The last couple of days have been a whirlwind for luxury stocks, with several of the market’s key names like Michael Kors Holdings Ltd (NYSE:KORS), Movado Group, Inc. (NYSE:MOV) and Tiffany & Co. (NYSE:TIF) all reporting last quarter’s earnings.
Some of the results were encouraging. Some of them were … well, less than encouraging. In all cases though, these luxury stocks dished out some major post-earnings movement.
That being said, the knee-jerk reactions to the recent spate of earnings reports within the high-end industry may or may not have been the appropriate ones.
So, which of these tickers are buys, and which are best avoided? The answers may be a bit surprising.
Movado Group (MOV)
With just a quick glance at Wednesday’s headlines it would be easy to conclude Movado Group was a name best left alone. Not only did the luxury watchmaker see its per-share income slump in the first quarter, but sales fell as well, sending MOV down 3% for the day.
The stock’s dip, however, is actually a buying opportunity.
Last quarter, operating profits for Movado Group fell from 29 cents per share to 25 cents, just missing the earnings figure of 26 cents per share of MOV analysts were collectively looking for. Sales were down just a bit as well, though would have been up 5% had it not been for the strong U.S. dollar.
The market wasn’t impressed, but that’s a big mistake.
Calling a spade a spade, the biggest impasse Movado Group faced last quarter wasn’t a lack of high-end, luxury spending from consumers. It was a disinterest in expensive watches as those would-be customers were waiting patiently for the launch of the similarly expensive Apple (NASDAQ:AAPL) watch.
While the impact has been and will continue to be palpable, the bulk of the drag on Movado Group’s accounting statements should have run its course by now. With investors more than pricing in the worst-case scenario since late-2013 though, MOV belongs on a list of luxury stocks to buy.
Tiffany & Co. (TIF)
Congratulations to anyone who owned a take in Tiffany & Co. before the close of trading on Tuesday. Wednesday’s 12% jump easily pushed TIF to the head of the class, so to speak, among all luxury stocks that particular day.
Now get out.
Tiffany & Co. did a great job of reversing its fortune last quarter, offsetting the negative impact a strong U.S. dollar had on its U.S. sales by drawing a bigger spending crowd in Europe during its first fiscal quarter of this year.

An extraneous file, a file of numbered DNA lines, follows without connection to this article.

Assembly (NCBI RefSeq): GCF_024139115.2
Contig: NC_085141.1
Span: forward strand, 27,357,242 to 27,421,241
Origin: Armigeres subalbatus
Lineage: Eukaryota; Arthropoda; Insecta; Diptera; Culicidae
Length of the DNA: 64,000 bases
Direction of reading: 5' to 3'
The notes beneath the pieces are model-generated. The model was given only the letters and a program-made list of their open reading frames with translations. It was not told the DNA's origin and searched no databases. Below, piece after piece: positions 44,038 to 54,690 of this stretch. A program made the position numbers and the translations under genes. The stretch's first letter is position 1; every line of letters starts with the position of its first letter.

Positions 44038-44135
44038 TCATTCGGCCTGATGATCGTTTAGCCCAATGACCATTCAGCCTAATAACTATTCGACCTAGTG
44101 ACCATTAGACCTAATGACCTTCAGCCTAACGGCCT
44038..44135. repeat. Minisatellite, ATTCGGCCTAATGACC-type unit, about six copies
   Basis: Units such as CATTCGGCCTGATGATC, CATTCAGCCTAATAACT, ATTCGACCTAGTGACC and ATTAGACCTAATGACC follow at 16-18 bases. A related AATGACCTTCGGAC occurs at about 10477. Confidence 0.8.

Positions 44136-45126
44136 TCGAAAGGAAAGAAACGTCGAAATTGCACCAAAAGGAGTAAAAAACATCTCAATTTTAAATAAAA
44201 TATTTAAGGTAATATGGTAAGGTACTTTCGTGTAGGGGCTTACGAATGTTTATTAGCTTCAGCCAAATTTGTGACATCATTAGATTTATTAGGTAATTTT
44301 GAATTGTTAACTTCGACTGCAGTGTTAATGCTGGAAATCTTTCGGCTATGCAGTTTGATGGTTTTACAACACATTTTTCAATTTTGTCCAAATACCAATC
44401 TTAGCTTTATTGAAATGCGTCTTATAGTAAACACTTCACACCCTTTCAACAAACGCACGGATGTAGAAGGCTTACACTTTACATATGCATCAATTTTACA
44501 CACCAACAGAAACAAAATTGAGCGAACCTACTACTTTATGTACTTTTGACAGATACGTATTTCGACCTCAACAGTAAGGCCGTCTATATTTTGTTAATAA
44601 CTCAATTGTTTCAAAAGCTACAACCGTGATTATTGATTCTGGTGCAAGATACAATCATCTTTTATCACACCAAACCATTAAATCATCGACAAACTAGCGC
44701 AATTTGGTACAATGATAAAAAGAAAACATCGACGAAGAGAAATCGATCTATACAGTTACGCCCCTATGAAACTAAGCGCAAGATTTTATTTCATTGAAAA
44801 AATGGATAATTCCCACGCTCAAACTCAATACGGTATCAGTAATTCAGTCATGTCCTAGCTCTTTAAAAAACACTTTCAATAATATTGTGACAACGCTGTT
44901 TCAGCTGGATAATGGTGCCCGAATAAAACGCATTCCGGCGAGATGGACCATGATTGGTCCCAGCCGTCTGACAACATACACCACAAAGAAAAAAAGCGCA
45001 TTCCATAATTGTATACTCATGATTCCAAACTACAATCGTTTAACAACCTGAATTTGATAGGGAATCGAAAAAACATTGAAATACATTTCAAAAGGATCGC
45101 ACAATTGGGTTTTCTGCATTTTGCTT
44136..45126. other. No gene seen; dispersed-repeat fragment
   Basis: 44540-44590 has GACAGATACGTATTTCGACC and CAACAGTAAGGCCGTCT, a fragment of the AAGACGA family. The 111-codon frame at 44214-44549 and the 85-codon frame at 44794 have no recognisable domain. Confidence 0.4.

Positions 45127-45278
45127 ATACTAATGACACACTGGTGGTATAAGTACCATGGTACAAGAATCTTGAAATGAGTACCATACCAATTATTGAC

Specifically, the company earned 81 cents per share of TIF versus expectations of only 70 cents. Revenue of $962 million handily topped the $919 million analysts were calling for, with sales in Europe — largely driven by a weak Euro — growing a healthy 2%.
So what’s wrong with that? Nothing, other than the fact that the better-than-expected first quarter results were (1) still weaker than its year-ago numbers, and (2) the stock’s still priced at a frothy forward-looking P/E of 20.3 that leaves no room for even the slightest stumble.
It’s going to take U.S.-drive sales to pull TIF out of its funk, and with the greenback on the road to recovery, the current quarter’s outlook results aren’t apt to be stellar for TIF or most other luxury stocks.
Kate Spade & Co. (KATE)
Two weeks ago, Wedbush analyst Morry Brown opined that shares of Kate Spade & Co. (NYSE:KATE) could soar 40% on the heels of sharply-improved earnings. Brown specified that KATE hould be trading $39 by some point in 2016, adding that most investors underestimate how rapidly earnings could grow from here.
BB&T followed suit on Wednesday, upgrading KATE to a “buy” following the Wedbush upgrade to an “outperform” earlier in the month. And, given the company’s 14% uptick in sales last quarter, it would be easy to understand the optimism.
There’s just one problem with the optimism from Wedbush and BB&T: Neither outfit explained how the company was going to quell the slowdown in sales growth. Prior to the first quarter’s 14% improvement, Kate Spade & Co. has posted sales growth of 30% or more in each of its past four quarters.
While Kate Spade & Co. may still be doing better than its peers, it’s also still suffering from the same overall headwinds crimping peers like Coach Inc. (NYSE:COH) and Tiffany & Co. Without a plausible, compelling growth plan in place, KATE actually belongs on a list of luxury stocks to sell.
Michael Kors Holdings (KORS)
Yes, Michael Kors Holdings has been a disaster of an investment since early 2014. After peaking at $101.04 in February of last year, KORS has now given up more than half of that value, with the biggest chunk of that dip materializing on Wednesday following its fiscal fourth-quarter report.
The results themselves were OK. Operating profits were up from 78 cents per share of KORS a year ago to 90 cents per share this time around. Sales were up nicely, too, to the tune of 18% … but same-store sales fell 5.8%.
The real driver for Wednesday’s 23% plunge from KORS stock, however, was the outlook for the current year. Michael Kors Holdings is now looking for a per-share profit between $4.40 and $4.50 on sales of somewhere between $4.7 billion and $4.8 billion. Even the upper ends of both ranges were short of Wall Street’s fiscal-2016 estimates.
Given the numbers at hand, it might be surprising to suggest KORS is one of only two luxury stocks worth buying at this time. There’s a reason behind all of it, though.
While trailing and projected numbers are ugly to be sure, there’s also something capitulatory about yesterday’s sharp drop. There’s also something slightly capitulatory in the company’s rhetoric. With things now at the “can’t get any worse stage” — as long as that’s true — all of a sudden that forward-looking P/E of 9.9 is looking like a bargain.
As of this writing, James Brumley did not hold a position in any of the aforementioned securities.